Kelly Defends Trump's Phone Call to Family of Slain Soldier

White House Chief of Staff John Kelly pauses as he speaks to the media during the daily briefing in the Brady Press Briefing Room of the White House, Thursday, Oct. 19, 2017. (AP Photo/Pablo Martinez Monsivais)
White House Chief of Staff John Kelly pauses as he speaks to the media during the daily briefing in the Brady Press Briefing Room of the White House, Thursday, Oct. 19, 2017. (AP Photo/Pablo Martinez Monsivais)

Retired Marine Gen. John Kelly spoke movingly Thursday of his own son's death in combat as he defended President Donald Trump's controversial attempt to console the family of a soldier slain in Niger.

Kelly also harshly criticized Rep. Frederica Wilson, D-Fla., for listening to Trump's phone call to the family of Sgt. La David Johnson and giving her account of what was said.

In numerous TV interviews, Wilson has claimed that Trump upset the family by telling them that Sgt. Johnson "knew what he signed up for, but I guess it still hurt." She told CNN that Trump was "cold-hearted and he feels no pity or sympathy for anyone."

Both Trump and Wilson claim to have "proof" of what actually was said in the phone call, but neither has thus far disclosed it.

In an emotional appearance in the White House briefing room, Kelly shed no light on what actually was said between Trump and the family, but he accused Wilson of "selfish behavior" and said she was profoundly wrong to characterize the conversation.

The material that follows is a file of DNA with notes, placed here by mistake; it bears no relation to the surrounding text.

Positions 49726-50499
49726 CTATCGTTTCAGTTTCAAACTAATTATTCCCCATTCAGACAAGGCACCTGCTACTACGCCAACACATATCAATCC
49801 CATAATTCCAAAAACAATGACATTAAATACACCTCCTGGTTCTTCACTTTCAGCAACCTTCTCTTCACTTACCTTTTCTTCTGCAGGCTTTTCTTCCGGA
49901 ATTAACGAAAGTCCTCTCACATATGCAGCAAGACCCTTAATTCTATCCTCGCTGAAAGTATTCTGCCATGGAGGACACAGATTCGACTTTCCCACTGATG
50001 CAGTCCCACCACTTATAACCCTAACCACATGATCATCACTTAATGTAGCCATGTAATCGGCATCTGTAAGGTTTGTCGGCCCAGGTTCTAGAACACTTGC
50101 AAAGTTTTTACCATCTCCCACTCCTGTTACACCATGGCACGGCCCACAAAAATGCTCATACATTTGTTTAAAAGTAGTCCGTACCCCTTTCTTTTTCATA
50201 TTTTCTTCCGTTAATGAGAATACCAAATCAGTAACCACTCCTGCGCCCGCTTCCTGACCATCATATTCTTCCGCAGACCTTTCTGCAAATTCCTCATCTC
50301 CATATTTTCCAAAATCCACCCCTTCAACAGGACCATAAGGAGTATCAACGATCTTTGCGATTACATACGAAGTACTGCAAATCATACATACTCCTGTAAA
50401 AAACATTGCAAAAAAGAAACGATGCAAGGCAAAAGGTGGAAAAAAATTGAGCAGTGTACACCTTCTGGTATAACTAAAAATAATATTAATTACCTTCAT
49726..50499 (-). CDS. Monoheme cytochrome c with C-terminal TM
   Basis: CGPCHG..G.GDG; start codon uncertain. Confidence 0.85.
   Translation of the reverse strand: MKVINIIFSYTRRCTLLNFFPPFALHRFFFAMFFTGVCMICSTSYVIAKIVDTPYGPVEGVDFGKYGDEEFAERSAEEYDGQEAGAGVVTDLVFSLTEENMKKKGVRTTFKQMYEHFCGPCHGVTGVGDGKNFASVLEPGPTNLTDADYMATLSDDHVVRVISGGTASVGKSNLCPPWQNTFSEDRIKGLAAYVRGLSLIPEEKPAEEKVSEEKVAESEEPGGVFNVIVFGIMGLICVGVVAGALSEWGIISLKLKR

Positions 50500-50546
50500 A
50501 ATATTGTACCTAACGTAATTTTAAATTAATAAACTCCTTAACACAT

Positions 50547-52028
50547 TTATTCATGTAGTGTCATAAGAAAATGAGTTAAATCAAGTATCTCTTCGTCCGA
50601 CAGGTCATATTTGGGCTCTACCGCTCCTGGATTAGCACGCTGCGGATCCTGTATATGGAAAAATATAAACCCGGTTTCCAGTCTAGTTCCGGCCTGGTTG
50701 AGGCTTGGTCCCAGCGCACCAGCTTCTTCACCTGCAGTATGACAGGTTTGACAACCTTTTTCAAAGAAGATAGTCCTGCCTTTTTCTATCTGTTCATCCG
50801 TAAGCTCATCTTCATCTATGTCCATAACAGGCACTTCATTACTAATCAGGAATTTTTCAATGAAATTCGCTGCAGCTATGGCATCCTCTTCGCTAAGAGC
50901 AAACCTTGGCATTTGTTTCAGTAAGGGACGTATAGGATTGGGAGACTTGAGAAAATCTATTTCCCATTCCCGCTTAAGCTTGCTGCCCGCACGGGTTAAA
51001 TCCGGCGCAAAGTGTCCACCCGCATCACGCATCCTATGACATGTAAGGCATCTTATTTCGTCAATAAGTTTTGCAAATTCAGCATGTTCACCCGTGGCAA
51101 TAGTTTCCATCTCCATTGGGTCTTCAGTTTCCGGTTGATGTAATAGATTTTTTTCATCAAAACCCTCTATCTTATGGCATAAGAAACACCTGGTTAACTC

"Let's not let this maybe last thing that is held sacred in our society, a young man, a young woman going out and giving his or her life for our country, let's try to somehow keep that sacred," Kelly said.

"I was stunned when I came to work yesterday, and brokenhearted, when I saw what a member of Congress was doing," he said. "What she was saying, what she was doing on TV -- the only thing I could do to collect my thoughts was to go walk among the finest men or women on this earth."

Kelly said he went for an hour to Arlington National Cemetery, where his son, Marine 1st Lt. Robert Kelly, is buried in Section 60 with other service members who were killed in Iraq and Afghanistan.

Robert Kelly was killed in 2010 by an improvised explosive device in the northern Sangin district of Afghanistan's southwestern Helmand province, which has been the site of more U.S. casualties than any other Afghan province in the 16-year-old war.

In the years since his son's death, Kelly has been reluctant to speak in public about it, saying on one occasion that his son deserved no more recognition than any other U.S. casualty of war.

He dropped that reluctance Tuesday in the White House briefing room in disclosing how Trump came to him for advice on how to speak to the families of Johnson and three other members of the Army's 3rd Special Forces Group who were killed in an ambush in Niger on Oct. 4.

But first Kelly gave a graphic primer on how the military deals with those killed in combat.

Most Americans don't know what happens, he said. The bodies are packed in ice to be transported from the battlefield, usually to a mortuary in Landstuhl, Germany, he said.

There they are packed in ice again for the trip to Dover, Del., Air Force Base, where morticians meticulously dress them in uniforms before they are returned to their families.

Kelly also told of how the military informs the families. Casualty officers wait outside the homes for the first lights to be turned on before knocking at the door, he said. Then "the casualty officer proceeds to break the heart of a family member," he said.